We had to decide whether to stay a couple more nights anchored off Key Largo, or make a longer-than-usual run up to Biscayne Bay to anchor and find shelter for the big cold front headed our way. We decided to head for Miami. We wanted to anchor in the tiny but well-protected No Name Harbor at Cape Florida, but it was pretty packed. So we anchored outside and weathered the big blow overnight and the following day or two.

Sunrise glow in the horizon leaving Key Largo…

Cape Florida Light on Biscayne Bay…

The view from the Boater’s Grill at No Name Harbor – good eats but no vacancy…

2018 happened.

The year was full of the usual fun times spent with Monte, our friends, as much family visits we could squeeze in, and my girl posse.  I stopped coloring my hair.  I gained too much weight.  I missed my mom often.  I was continually enchanted by Keeto.  People often ask me what I do with my oodles of free time.  On the spot, I usually can’t think of what the heck I’ve done to fill the days and weeks of this year of retirement.  So, I spent some time today scanning the photos I took this year, to jog my memory for some highlights.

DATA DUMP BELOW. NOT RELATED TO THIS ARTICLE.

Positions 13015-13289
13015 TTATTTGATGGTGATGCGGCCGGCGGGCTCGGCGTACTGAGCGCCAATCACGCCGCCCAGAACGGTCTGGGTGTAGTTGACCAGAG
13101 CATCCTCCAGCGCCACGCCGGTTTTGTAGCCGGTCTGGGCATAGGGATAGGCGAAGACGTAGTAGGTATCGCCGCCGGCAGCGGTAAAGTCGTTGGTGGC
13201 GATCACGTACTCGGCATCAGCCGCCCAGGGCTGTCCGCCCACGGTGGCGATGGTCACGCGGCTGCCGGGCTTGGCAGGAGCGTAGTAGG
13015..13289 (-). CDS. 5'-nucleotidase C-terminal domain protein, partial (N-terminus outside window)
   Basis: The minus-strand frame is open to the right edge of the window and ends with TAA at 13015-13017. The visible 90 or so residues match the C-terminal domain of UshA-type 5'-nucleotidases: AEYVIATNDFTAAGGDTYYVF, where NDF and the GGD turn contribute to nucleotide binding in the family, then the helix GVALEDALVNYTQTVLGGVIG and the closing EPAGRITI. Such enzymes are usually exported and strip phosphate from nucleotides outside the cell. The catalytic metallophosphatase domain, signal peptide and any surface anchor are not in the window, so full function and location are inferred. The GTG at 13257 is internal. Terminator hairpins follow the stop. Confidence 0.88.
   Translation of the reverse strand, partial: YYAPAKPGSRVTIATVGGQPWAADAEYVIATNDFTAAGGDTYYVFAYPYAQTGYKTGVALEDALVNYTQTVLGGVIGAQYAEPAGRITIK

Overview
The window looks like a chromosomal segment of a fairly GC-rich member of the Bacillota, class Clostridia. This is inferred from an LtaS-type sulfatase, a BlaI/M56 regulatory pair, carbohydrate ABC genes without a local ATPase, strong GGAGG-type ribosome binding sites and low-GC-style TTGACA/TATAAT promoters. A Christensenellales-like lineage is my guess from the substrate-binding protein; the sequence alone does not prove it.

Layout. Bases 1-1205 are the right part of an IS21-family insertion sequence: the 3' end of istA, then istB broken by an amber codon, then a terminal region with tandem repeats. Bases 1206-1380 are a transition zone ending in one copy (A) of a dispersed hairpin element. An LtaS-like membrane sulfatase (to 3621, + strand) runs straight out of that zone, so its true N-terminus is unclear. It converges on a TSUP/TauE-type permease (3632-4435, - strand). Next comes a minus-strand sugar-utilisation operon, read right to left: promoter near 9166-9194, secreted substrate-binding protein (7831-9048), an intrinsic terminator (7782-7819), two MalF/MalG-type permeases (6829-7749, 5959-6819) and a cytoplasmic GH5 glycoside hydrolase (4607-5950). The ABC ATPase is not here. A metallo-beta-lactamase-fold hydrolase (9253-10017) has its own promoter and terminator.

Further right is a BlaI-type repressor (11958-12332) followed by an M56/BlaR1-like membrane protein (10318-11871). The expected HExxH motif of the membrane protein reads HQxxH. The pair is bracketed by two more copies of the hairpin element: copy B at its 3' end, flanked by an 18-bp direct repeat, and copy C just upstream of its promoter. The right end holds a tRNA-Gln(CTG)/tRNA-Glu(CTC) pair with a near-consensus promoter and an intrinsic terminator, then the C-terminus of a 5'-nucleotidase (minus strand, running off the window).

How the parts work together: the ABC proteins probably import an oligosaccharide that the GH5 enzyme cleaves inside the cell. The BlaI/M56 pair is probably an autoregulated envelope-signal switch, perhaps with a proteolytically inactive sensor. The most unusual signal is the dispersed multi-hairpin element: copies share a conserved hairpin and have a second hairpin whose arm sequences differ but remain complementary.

January brought many birding day trips and a number of lifers.  More special were visits with 2 of my high school friends.  Pilar was in Austin for business and looked me up.  We hadn’t seen each other for … decades, not counting one brief wedding visit that happened many moons ago.  We’d reconnected on social media several years back, but it was really wonderful to get a face to face visit in.   Another friend from high school, Irene, texted me to see if I could join her in Lubbock, of all places, while she was there for her son’s sports event.  And so I took a road trip and saw some interesting things along the way.